Donald O Case. Looking for Information, 2002.Case, D. (2002). Looking for Information: A Survey of Research on Information Seeking, Needs, and Behaviour. Academic Press
The Concept of InformationAnthropologist Gregory Bateson (1972) defines information as any difference that makes a difference to a conscious, human mind
Summarizing 30 years of commentary, Levitan (1980) declared that 29 different concepts had been associated with the term of information
LiteracyThe ability to read and write (Concise Oxford)Literacy has been seen as a concept, a process, a competency, a skill and a tool that has meaning in relation to the demand of the economy and society or individuals and communitiesalso a mode of behaviour, which enables individuals and groups to gather, analyse and apply written information to function in societyGilster sees it as a fundamental act of cognition (Gilster, 1997).
LiteracyThe International Adult Literacy Survey (IALS) defines literacy in terms of proficiency levels of usage information to function in society and economy. Literacy is defined as a particular capacity and mode of behaviour, the ability to understand and employ printed information in daily activities, at home, at work and in the community - to achieve ones goals, and to develop ones knowledge and potential (OECD/Statistics Canada, 2000a, p. 12).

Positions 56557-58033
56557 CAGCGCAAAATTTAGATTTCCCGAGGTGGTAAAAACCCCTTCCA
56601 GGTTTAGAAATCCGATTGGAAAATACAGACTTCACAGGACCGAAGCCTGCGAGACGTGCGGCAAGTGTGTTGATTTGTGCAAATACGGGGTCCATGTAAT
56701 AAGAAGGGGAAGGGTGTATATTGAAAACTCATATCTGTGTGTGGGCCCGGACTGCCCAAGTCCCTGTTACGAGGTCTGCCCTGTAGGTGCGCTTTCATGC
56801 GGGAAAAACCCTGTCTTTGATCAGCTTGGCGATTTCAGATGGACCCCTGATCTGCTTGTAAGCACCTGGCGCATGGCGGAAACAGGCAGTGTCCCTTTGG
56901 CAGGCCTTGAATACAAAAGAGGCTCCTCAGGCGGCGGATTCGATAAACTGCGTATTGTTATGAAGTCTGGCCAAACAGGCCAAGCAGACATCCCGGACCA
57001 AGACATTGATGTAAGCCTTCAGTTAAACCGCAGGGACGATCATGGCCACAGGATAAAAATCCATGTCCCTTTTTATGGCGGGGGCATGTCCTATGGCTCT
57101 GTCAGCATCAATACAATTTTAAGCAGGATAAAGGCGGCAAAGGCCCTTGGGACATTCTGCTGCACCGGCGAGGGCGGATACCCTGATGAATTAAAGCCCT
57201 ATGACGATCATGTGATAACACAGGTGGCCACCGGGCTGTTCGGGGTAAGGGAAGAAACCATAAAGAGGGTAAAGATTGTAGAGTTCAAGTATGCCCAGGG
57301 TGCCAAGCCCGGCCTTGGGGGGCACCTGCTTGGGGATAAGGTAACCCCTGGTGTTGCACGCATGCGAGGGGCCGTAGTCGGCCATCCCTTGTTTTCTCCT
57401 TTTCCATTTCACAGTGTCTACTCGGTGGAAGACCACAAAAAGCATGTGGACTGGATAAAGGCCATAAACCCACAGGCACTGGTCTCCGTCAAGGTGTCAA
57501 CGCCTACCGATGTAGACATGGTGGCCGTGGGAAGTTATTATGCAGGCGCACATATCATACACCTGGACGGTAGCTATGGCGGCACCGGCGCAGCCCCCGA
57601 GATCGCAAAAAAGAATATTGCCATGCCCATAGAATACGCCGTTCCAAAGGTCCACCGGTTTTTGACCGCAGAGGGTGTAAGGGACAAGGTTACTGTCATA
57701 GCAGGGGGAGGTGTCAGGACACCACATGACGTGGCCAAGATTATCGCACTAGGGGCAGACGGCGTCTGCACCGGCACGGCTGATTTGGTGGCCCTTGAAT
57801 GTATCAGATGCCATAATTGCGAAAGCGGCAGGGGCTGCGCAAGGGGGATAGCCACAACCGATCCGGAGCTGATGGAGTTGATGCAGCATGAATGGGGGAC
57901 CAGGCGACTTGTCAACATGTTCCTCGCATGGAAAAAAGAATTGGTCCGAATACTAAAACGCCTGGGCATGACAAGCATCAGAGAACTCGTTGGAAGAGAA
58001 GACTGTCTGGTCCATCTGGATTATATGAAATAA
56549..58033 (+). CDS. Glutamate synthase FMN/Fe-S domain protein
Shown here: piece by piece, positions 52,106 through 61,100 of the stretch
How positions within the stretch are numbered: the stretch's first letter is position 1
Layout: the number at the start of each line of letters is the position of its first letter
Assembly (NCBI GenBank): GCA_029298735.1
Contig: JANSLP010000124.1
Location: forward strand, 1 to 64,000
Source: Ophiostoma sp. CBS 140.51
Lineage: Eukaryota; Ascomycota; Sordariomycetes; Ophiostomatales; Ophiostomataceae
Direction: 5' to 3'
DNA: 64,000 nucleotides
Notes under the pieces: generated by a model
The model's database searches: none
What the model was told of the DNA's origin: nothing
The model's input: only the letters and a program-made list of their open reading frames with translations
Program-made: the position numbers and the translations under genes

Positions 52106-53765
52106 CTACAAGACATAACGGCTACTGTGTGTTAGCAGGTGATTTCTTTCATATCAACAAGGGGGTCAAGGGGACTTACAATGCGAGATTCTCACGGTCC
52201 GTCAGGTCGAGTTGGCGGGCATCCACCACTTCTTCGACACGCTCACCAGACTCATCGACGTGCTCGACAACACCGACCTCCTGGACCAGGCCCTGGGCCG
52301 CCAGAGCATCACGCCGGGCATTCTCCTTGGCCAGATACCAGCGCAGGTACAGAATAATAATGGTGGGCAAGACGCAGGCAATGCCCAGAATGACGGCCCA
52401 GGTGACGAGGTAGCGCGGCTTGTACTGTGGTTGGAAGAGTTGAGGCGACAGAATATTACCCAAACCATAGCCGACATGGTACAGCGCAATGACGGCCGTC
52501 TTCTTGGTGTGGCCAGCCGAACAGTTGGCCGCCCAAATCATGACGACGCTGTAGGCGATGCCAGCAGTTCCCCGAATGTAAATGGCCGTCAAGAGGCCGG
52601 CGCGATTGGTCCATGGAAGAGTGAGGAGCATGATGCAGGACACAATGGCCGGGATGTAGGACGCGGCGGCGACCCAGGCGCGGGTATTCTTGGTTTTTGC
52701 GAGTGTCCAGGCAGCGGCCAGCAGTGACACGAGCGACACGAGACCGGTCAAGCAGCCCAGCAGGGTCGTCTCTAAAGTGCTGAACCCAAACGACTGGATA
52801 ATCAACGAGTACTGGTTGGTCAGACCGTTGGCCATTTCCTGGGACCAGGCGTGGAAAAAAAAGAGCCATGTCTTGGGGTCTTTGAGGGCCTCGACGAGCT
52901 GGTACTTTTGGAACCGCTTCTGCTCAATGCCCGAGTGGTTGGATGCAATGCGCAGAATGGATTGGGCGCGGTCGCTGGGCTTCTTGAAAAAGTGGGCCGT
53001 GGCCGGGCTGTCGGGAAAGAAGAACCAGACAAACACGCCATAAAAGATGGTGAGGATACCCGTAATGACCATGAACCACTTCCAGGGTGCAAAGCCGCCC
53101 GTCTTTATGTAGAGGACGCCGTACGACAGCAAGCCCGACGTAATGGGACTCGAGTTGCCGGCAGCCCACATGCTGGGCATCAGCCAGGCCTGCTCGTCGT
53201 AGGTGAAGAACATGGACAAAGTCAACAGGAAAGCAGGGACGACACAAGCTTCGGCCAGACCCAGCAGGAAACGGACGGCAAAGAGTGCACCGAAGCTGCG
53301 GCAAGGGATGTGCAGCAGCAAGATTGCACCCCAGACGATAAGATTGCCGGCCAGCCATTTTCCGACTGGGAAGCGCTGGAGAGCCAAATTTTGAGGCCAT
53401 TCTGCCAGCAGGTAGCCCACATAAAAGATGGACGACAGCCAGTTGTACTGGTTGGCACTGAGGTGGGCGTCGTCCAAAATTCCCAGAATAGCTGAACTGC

LiteracyIn IALS literacy is measured operationally in terms of the three domains:Prose literacy Document literacyQuantitative literacy
Levels of literacyLevel 1 Level 2Level 3 is considered a suitable minimum for coping with the demands of everyday life and work in a complex, advanced society. It denotes roughly the skill level required for successful secondary school completion and college entry. Like higher levels, it requires the ability to integrate several sources of information and solve more complex problems. Level 4 and 5 describe respondents who demonstrate command of higher-order information processing skills (OECD/Statistics Canada, 2000a).
ConcernSeveral observers have expressed concern that putting two fuzzy terms together doesnt make the overall concept clearer. Others assert that it doesnt matter what you call or define it, as long as it gets done.
Competencies and skillsCompetence has two dimensions knowledge and skills. Knowledge may be seen as our understanding how our everyday wor